It's been almost 2 weeks since I arrived here in Chile.
Language is a daily challenge, but I can definitely feel it getting easier to speak and understand. It is difficult, though, because Chile is so isolated (physically by the mountains) and this has caused a distinct difference in the language they speak here. They have endless amounts of slang that only they understand, and many of them speak terribly fast and don't feel the need to pronounce the words fully. These things combined make Chile one of the most difficult places to learn Spanish. (wish i would've known that before!) But on the bright side, I've also been told that if you can understand "Chilean" Spanish, you can understand Spanish anywhere.
Upon my arrival, I was greeted at the Airport by my host parents, Marjorie and Juan. I quickly learned that I was the 3rd exchange student from the US program that they have hosted. My host mom was eager to tell me a few stories about the previous 2 girls living with them. She also layed down some house rules almost immediately after my arrival. A few of them were:
- Keeping my room tidy (though she makes the bed and vacuums it daily)
- Not coming home from partying too late (coming in past 5am would be pushing it, but some people don't come home until 10am)
- No boys in my room
- I have to tell her where I am going/where I will be at all times.
If there were any more rules, they were lost in translation. (My mom here is one of those people that speaks way too fast, uses lots of Chilean slang, and has terrible pronunciation.) For an North American girl who's used to living on her own and making her own rules, this is definitely a change of pace. I'm not used to having to check in with anyone but myself. But in Chile, it is common for children to live with their parents past high school and they usually don't move out until marriage. This was the case with my host sister, Macarena (absolutely one of the sweetest people I've ever met). She is 27 and she lived at home until she got married 3 years ago. She still only lives less than a mile from us, and often comes over for lunch and dinner. Although I love and appreciate my parents VERY much, I still value my independence and thank them for raising me to be strong and capable of taking care of myself.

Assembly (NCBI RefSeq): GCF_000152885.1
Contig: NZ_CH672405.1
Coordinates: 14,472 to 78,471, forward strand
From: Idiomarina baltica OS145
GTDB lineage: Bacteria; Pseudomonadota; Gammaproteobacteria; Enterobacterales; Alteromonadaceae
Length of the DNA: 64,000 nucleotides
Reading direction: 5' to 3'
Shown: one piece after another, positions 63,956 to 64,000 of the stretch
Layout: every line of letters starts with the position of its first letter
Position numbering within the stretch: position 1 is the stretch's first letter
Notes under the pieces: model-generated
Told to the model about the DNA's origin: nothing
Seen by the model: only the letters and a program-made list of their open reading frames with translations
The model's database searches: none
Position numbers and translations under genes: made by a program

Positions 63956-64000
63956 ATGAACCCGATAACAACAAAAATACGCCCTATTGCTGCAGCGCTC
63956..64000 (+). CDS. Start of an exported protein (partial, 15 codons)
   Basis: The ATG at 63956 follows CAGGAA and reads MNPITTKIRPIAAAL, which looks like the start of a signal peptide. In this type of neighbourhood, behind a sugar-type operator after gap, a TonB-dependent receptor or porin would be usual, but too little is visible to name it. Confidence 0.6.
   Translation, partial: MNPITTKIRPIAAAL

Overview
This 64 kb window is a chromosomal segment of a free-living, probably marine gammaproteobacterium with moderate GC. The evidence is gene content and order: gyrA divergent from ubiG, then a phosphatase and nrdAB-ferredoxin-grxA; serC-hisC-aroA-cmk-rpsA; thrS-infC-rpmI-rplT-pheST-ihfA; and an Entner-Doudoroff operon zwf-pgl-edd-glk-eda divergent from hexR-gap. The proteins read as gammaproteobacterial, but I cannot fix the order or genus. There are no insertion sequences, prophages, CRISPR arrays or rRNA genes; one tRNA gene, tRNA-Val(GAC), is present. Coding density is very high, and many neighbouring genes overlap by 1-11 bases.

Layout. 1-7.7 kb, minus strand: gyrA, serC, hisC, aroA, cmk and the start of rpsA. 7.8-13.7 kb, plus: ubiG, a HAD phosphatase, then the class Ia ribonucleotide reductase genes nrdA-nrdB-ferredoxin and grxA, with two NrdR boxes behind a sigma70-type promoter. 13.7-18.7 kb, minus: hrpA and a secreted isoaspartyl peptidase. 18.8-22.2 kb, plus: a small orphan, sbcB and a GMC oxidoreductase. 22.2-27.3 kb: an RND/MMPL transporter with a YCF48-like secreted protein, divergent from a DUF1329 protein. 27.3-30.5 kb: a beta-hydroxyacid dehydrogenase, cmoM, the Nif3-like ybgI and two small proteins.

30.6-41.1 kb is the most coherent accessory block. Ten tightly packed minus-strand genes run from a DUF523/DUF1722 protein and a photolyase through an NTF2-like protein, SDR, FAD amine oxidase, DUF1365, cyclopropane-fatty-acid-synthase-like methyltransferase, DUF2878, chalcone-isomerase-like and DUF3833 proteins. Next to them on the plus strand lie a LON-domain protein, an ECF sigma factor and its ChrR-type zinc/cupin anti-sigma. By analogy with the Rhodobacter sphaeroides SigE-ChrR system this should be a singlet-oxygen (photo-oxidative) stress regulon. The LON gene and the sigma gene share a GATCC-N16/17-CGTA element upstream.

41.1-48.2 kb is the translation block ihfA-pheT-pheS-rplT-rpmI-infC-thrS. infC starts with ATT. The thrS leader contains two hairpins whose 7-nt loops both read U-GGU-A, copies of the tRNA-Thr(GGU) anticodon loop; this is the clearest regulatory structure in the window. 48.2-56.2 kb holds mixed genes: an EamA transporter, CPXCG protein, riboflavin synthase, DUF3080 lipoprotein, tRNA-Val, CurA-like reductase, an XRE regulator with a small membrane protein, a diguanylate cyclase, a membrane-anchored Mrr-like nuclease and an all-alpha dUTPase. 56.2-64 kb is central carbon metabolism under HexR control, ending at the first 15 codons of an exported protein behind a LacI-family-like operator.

My mother, Marjorie may be a bit tightly wound, but she has the best intentions, and can be very sweet. And my host dad, Juan, is super easy-going, very kind, and likes to laugh a lot.
When it comes to meals and eating, both of my parents wait on me hand and foot. They set the table, prepare and serve the food, pour hot water for my tea, and definitely won't hear of me clearing my own dishes, much less helping to wash them.
As far as weather goes, they are just finishing up their winter. It's not nearly as harsh as the midwest winters I'm used to, but it is still quite windy, cold and rainy. Last wednesday we had class from 9-12 and it was pouring the whole time. By the time we got out of class, the university was flooding and we had to cross a street filled with so much water that it came up to my thighs. It was fun at first, but the cold made it miserable after a while.
As far as school goes, I have 1 class monday, 1 on wednesday and 3 on thursday. That leaves friday open for exploring on long weekends! I've made some pretty good friends already with some people in my program, and almost everyone is a blast to hang out with. A few of my american classmates and I are already planning a trip to Chillán, 2 hours northeast of Chile. We plan to stay a few nights in a cabin and go snowboarding and visit the hot springs there.